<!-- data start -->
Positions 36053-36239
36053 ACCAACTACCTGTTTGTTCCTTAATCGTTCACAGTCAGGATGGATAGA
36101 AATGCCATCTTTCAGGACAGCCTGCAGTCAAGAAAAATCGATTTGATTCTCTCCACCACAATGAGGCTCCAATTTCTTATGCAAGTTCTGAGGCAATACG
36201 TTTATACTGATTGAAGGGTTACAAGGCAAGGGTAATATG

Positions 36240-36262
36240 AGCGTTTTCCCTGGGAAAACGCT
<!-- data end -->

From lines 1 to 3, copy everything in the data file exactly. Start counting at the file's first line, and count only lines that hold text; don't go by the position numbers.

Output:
Positions 36053-36239
36053 ACCAACTACCTGTTTGTTCCTTAATCGTTCACAGTCAGGATGGATAGA
36101 AATGCCATCTTTCAGGACAGCCTGCAGTCAAGAAAAATCGATTTGATTCTCTCCACCACAATGAGGCTCCAATTTCTTATGCAAGTTCTGAGGCAATACG